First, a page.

This time, unlike that night in August of last year when their candidate came up two votes short, they were expecting something different, a win for Winston who will take over come January.

Winston ran on a platform of public safety and expanding the tax base of the city to lessen the burden on home owners in the city.

Tekoa Cochran, founder of Village BP and a supporter of Hollies Winston at the election night watch party held at Oro Lounge. Winston won 59% of the vote on Tuesday, November 8, 2022 to become the first Black mayor of Brooklyn Park. Photo: Tom Gitaa/Mshale

In his victory speech, Winston told supporters that residents from all walks of life will need to be brought together to usher in a new era of accountability in the city, including “those who do not agree with us.”

Winston was up against first-term Councilmember Russell who warned voters against electing a mayor who had no elective office experience. Russell had the backing of the Republican establishment in the city including, outgoing mayor Lisa Jacobson and Jeff Lunde, who Jacobson succeeded last year.

Like the three preceding mayors, Winston brings a background in business to the mayor’s office. He is founder and CEO of Guaranteed America which lobbies for businesses of color at the state Capitol. He has an MBA from the University of Minnesota’s Carlson School of Management. It was at the University of Minnesota that he met his wife Latrice 20 years ago.

Winston is the son of a retired corporate lawyer father and corporate executive mother that moved the family from Chicago to the Twin Cities when he was 10.

Rashaud Imaun, owner of Men in Black, a Brooklyn Park security company, said Mayor-elect Winston whom he has known for 15 years will not promise what he won’t do. Hollies Winston won 59% of the vote on Tuesday, November 8, 2022 to become the first Black mayor of Brooklyn Park. Photo: Tom Gitaa/Mshale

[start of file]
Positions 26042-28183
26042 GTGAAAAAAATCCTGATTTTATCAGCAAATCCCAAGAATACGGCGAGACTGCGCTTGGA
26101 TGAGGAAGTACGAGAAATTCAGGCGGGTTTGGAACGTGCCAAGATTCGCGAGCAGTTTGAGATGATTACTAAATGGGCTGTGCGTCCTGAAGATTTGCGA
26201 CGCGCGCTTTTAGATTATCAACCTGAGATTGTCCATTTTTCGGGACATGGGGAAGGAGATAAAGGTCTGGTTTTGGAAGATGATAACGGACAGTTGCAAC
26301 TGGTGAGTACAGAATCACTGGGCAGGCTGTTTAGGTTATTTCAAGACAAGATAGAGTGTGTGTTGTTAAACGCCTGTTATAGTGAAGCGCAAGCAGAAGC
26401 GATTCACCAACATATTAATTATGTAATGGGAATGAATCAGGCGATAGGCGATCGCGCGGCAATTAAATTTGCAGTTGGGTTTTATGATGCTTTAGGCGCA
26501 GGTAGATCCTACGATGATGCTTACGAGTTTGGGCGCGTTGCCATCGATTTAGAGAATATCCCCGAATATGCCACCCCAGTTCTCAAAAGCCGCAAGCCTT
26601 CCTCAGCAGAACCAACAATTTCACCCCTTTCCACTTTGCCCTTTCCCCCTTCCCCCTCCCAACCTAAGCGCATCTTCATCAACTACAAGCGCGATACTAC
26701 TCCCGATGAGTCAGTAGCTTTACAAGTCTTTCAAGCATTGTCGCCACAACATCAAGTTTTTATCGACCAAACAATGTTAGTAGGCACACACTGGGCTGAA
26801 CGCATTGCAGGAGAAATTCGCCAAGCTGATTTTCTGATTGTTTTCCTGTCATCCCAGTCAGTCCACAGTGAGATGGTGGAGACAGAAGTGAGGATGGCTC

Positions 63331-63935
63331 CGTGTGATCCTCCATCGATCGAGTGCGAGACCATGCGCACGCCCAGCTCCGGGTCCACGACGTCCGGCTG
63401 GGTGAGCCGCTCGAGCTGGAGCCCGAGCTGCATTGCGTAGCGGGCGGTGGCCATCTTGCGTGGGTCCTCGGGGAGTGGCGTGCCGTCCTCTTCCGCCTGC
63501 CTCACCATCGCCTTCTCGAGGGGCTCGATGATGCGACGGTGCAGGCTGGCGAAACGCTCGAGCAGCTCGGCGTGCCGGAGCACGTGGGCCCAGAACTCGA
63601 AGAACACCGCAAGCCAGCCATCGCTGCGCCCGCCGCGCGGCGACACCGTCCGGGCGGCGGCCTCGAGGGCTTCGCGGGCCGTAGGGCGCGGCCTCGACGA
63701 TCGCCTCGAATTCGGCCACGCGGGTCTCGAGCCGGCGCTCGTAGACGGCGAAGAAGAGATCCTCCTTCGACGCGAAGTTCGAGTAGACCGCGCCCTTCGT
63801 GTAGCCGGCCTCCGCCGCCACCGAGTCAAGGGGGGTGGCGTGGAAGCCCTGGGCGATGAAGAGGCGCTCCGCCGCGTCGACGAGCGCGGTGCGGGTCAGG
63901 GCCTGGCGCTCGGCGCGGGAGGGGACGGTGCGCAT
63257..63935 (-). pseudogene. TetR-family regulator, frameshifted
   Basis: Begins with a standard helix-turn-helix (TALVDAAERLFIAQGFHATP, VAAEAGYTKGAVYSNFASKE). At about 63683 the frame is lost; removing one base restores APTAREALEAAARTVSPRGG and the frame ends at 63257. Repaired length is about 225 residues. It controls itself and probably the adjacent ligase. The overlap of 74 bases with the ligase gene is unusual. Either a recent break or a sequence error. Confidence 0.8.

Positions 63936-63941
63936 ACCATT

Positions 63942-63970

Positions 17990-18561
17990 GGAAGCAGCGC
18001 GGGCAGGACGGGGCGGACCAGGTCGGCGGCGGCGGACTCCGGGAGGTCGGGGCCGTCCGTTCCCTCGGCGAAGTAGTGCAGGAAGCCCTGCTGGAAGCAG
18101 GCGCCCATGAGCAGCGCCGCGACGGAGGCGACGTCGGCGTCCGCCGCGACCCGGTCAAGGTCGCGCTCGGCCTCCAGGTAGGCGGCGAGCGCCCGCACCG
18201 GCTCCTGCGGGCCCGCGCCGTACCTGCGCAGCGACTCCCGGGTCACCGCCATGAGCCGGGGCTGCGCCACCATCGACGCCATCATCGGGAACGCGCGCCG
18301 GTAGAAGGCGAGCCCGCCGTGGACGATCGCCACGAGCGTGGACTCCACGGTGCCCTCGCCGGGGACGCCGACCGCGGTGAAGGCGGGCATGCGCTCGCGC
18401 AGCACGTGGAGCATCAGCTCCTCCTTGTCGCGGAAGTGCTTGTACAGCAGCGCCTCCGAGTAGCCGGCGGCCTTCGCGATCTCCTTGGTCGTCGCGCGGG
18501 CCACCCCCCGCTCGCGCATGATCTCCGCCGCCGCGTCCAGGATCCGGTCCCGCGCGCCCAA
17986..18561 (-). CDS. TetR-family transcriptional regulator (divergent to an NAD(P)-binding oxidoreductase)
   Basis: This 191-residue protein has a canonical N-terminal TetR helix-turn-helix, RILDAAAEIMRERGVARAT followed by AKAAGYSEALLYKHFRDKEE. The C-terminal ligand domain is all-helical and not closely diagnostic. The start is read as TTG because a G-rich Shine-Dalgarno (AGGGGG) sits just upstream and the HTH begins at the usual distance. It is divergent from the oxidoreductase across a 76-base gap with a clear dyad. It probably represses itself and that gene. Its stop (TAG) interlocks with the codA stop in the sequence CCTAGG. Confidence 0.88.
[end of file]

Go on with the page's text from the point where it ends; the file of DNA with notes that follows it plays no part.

Hanging out with other supporters at the watch party was Tekoa Cochran, founder of Village BP, an organization that addresses housing disparities at Huntington Apartments. Cochran applauded Winston’s message of community engagement and empathy for all residents of the city.

“He is a true public servant and not just a politician and its going to be great to have someone like that as mayor,” Cochran said. “Unlike our council representatives (he) really listened to the problems we have at Huntington, and it will be refreshing to have someone like that as our mayor.”

Peggy Larkin, a criminal attorney and longtime supporter, said Winston is a “service-oriented leader” that was able to get the city to unite behind him because of demonstrable leadership skills. Winston’s win is a “success for small business” for a city that has a lot of them, Larkin said.

“What really spoke to my heart was after Daunte Wright was killed and Hollies was able to organize the community to go and do cleanup of the businesses that were affected, that really showed leadership that won me over completely,” said Larkin.

Watching the proceedings from the bar counter was Rashaud Imaun, owner of Brooklyn Park based Men in Black Security which provides security to businesses and events.